SIA launches Krispay, where miles can be used for daily purchases. Is the conversion worth it?

KrisPay is good for infrequent flyers who might want to burn miles.

Jason Fan | July 26, 2018, 11:41 AM

Looks like every company these days wants to set up their own payment platform.

Singapore Airlines (SIA) has just announced a new payment platform app called KrisPay, which will allow KrisFlyer members to use their miles for daily purchases.

Consumers will only be able to use Krispay at 18 merchants for now, though SIA promised more participating merchants and in-app promotions shortly.

Currently, some of the merchants that accept Krispay include Challenger, Esso, M1 and GongCha.

KrisPay is available for download on both the Apple and Google Play Store. Once customers have downloaded the app, they can transfer KrisFlyer miles to KrisPay miles at a 1-to-1 ratio.

Once transferred, KrisPay miles have a validity of six months, and 15 KrisPay miles are worth S$0.10.

How to use KrisPay. Image via Singapore Airlines.

Upside: Occasional travellers get to burn their miles

For the infrequent traveller, having an option to use up small amounts of airline miles is a good thing.

For example, a traveller who flies round-trip to Hong Kong on SIA once a year on a discounted economy ticket will earn around 1,600 KrisFlyer miles.

While he will struggle to find a practical use for such a small amount of miles (one-way flights start from 7,500 miles), with the new KrisPay app he can use it for roughly S$10.70 worth of purchases.

Not much, but better than nothing.

Downside: The value is not ideal.

The value of KrisPay miles are very, very low, compared to redeeming it for flights. There is no other way to put it.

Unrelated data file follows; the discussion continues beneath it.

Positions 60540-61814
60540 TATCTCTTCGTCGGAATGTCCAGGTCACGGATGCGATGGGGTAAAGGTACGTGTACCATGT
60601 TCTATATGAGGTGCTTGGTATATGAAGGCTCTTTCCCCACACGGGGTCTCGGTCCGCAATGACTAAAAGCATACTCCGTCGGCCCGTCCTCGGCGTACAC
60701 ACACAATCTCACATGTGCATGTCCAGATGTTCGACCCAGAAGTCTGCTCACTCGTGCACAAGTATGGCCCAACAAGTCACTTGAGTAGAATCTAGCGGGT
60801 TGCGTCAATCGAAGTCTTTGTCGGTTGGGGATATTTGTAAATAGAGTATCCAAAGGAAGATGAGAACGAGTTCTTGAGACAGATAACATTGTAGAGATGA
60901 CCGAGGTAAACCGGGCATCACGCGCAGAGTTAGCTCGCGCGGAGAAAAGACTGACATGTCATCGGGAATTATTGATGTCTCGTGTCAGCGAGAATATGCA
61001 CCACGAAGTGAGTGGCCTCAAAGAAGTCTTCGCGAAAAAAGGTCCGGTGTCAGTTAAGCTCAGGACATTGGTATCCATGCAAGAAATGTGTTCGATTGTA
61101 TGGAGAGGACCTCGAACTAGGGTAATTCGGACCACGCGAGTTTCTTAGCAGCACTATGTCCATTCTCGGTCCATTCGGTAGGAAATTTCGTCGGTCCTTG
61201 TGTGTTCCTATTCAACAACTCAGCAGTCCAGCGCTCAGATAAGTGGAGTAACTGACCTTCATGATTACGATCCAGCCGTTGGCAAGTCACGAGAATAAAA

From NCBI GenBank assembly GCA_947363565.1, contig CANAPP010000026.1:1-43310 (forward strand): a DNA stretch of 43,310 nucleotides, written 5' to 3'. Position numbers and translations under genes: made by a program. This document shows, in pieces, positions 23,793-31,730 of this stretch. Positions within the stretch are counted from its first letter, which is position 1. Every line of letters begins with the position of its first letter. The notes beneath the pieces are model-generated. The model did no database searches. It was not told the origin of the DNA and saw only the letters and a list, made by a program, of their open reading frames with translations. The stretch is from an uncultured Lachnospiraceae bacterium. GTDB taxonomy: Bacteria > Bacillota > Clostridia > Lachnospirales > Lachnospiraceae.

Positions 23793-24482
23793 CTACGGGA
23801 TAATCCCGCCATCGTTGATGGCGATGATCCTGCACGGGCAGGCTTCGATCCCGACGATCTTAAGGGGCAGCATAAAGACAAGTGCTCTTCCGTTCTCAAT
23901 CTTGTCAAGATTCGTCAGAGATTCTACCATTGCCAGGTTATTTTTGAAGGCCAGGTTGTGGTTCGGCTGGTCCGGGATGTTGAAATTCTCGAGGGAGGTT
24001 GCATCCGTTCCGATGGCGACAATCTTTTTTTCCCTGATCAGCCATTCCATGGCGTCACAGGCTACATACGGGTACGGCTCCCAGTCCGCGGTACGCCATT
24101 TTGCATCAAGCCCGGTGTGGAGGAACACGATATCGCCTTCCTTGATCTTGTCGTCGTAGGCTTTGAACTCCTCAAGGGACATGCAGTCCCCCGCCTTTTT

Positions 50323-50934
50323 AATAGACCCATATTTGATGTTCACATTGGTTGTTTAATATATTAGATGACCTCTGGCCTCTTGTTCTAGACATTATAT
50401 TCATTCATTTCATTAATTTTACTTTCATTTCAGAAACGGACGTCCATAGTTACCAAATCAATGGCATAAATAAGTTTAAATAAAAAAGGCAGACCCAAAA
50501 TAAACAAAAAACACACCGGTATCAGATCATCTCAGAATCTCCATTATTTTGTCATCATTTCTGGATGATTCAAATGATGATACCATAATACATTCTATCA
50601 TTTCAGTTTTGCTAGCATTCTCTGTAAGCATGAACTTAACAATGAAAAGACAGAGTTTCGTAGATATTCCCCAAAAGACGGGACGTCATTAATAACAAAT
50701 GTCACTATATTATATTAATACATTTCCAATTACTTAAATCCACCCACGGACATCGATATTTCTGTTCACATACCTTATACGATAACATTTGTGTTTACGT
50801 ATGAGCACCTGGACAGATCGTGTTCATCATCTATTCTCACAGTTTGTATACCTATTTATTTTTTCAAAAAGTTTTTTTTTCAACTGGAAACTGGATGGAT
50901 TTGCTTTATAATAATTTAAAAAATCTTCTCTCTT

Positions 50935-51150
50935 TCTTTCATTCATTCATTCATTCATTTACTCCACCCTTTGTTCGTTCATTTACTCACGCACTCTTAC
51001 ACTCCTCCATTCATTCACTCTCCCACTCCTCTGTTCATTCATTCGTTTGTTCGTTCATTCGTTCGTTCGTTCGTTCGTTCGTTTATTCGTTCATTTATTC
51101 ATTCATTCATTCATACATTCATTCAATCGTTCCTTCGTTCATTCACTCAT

Since one needs 15 Krispay miles to offset S$0.10 of purchases, the value of a single Krispay mile is approximately S$0.0067.

You can easily get several times the value by actually booking flights on SIA or its partners instead. Here are a few examples.

Booking an award flight

If you are rolling in miles, you can book a round-trip SIA Suites Class award to Sydney for 160,000 miles. A round-trip like this would normally cost around S$8,400.

Your personal hotel room in the sky, or $1067 worth of Challenger products? Image via Singapore Airlines.

The value of 160,000 miles, when converted to Krispay, is a measly S$1,067.

Yes, you can get saver awards for Suites Class as well. Image via Singapore Airlines.

Yes, for all the naysayers out there, there is indeed Suites Class saver space if you look hard enough.

Say, you aren't interested in luxurious flights, and only want a practical way to get on your next adventure. Fair enough.

A round-trip economy award on SIA to Cape Town, South Africa will cost you 50,000 miles. The cheapest ticket would normally cost around S$1,300.

A trip to Cape Town, South Africa, or $333 of petrol. Image via Jason Fan.